TORONTO — One of Ontario's highest-ranking police officers is threatening to sue Premier Doug Ford accusing him of defamation.
In a notice of intent to sue filed last month, lawyers for Ontario Provincial Police Deputy Commissioner Brad Blair allege that Ford damaged the officer's reputation when he accused him of breaking the Police Services Act by speaking out against the hiring of a Ford family friend for the force's top job.
Blair's lawyer Julian Falconer further alleges that Ford's comments were meant to intimidate his client, who publicly criticized Toronto police superintendent Ron Taverner's appointment as OPP commissioner.
"Specifically, it is alleged that you intentionally, deliberately, and maliciously made statements you knew or ought to have known to be false,'' Falconer said in a letter to Ford.
Falconer said Ford told media that Blair had allegedly violated the act, when there is no evidence the veteran officer did so at any time during his career.
"The preparation, distribution and publication of these defamatory words have caused extensive harm to Deputy Commissioner Blair's professional and personal reputation, as well as other damages to be specified at a later date,'' Falconer said.
In December, Blair said OPP officers had expressed concerns the selection process which resulted in Taverner's appointment was unfair and could raise doubts about the police service's independence.
Blair, who was also in the running for the commissioner's job, also suggested that Taverner's appointment be delayed until an investigation could be conducted by the province's ombudsman.
After the ombudsman declined to investigate, Blair launched a legal challenge in an attempt to force the watchdog to probe the hiring. Ontario's Divisional Court is expected to hear the case in April.
The preparation, distribution and publication of these defamatory words have caused extensive harm to Deputy Commissioner Blair's professional and personal reputation, as well as other damages to be specified at a later date.Julian Falconer, Blair's lawyer
The court documents filed in the case also contain more details about Blair's allegations that Ford's chief of staff asked the OPP to purchase a "larger camper type vehicle'' and have it modified to the specifications of the premier's office, with the costs associated with the vehicle "kept off the books.''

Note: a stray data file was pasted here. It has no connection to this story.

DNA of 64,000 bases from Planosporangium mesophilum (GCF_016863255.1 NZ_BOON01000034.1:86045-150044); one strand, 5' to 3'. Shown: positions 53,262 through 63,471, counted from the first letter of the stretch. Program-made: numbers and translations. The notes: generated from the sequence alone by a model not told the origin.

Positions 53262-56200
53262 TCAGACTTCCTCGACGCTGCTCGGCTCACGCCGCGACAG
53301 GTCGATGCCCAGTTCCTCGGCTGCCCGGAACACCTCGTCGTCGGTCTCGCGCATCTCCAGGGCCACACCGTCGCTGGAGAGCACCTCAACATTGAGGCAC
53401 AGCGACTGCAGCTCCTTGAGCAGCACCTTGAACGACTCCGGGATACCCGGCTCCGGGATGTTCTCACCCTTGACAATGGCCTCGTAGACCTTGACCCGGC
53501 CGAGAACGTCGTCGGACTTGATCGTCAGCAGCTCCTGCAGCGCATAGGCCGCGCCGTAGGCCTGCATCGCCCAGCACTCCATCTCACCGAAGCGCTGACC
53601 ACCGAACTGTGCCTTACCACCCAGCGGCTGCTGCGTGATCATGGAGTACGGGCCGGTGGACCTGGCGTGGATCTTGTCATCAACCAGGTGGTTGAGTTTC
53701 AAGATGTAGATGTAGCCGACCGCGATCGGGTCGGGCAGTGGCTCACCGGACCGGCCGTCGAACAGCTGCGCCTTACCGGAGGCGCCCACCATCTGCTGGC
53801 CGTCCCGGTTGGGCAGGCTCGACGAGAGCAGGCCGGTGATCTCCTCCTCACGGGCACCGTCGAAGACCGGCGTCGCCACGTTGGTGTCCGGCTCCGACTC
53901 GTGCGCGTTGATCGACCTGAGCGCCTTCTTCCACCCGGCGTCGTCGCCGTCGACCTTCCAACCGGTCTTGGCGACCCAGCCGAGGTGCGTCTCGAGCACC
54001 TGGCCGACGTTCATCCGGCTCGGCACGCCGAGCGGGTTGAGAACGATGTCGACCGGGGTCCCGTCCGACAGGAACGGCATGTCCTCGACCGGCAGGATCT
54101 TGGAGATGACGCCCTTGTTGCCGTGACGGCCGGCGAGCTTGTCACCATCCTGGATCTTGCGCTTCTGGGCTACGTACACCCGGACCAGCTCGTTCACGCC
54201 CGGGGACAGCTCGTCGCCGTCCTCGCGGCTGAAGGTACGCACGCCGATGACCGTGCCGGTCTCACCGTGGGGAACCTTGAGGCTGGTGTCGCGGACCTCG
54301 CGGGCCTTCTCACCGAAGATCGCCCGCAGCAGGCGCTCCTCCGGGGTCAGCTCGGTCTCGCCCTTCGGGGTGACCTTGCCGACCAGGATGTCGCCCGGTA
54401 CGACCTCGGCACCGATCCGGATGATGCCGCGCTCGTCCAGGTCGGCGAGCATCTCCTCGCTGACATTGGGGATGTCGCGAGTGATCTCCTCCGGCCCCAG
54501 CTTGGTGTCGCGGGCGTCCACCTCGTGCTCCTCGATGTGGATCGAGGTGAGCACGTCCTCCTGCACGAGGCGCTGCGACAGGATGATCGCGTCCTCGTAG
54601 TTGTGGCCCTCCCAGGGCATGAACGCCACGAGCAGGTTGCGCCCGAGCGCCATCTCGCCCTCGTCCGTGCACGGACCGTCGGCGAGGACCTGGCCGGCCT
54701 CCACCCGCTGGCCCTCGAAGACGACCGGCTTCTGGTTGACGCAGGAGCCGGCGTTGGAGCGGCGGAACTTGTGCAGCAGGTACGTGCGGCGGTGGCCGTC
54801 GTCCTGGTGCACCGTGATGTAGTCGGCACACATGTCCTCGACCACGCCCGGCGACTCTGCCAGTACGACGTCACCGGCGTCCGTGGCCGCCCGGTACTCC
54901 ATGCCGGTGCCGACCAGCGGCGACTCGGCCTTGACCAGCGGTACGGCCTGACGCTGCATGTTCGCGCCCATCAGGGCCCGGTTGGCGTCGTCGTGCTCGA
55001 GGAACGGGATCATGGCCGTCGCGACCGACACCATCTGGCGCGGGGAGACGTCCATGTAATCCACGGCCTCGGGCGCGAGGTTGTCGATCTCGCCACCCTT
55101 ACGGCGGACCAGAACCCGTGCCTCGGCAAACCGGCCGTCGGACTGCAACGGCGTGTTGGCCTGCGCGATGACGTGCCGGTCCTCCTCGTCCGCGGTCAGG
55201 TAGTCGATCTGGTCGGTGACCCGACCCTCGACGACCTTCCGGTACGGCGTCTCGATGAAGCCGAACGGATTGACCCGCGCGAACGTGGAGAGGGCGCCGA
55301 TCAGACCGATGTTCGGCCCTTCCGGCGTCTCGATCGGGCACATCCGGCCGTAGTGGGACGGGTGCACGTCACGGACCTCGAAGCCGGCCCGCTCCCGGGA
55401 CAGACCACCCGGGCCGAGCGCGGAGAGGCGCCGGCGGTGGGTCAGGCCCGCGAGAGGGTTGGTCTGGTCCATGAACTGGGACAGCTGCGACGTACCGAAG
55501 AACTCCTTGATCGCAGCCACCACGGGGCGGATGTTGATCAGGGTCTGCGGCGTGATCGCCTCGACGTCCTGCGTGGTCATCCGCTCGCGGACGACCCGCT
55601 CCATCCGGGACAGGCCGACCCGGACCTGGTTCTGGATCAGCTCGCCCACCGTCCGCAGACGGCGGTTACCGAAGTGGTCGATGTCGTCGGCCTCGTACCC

The documents show the cost to taxpayers for the van remodel would be over $50,000, not including the cost of the vehicle itself. The custom features were to include a 32-inch television with Blu-Ray player, a mini-fridge, black leather captain's chairs and a reclining leather sofa bench, the documents said.
A spokesman for Ford said Monday that the premier asked the OPP to look into obtaining a "cost-effective used van'' for him to work and travel in across the province.
"The emails sent to the OPP from a member of the premier's office staff are not an official procurement of a van, instead they are a cost estimate and reveal an effort to minimize expense,'' Simon Jefferies said in an email.
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Blair's lawyers said they filed the notice of intent to sue for defamation after the government failed to respond to four letters seeking to clarify if Blair was under a Police Services Act investigation.
Jefferies denied Ford's statements were a reprisal against Blair.
"Mr. Blair is an unsuccessful candidate, and still appears to be clearly upset that he did not get the job,'' he said, adding that the premier would respond to any legal proceedings through his counsel if necessary.
NDP Leader Andrea Horwath called Ford's actions "shameful'' and said his comments were an attempt to intimidate Blair.
"I think it's another indicator of this government's desire to put a chill on anybody that's going to speak out against them,'' she said.
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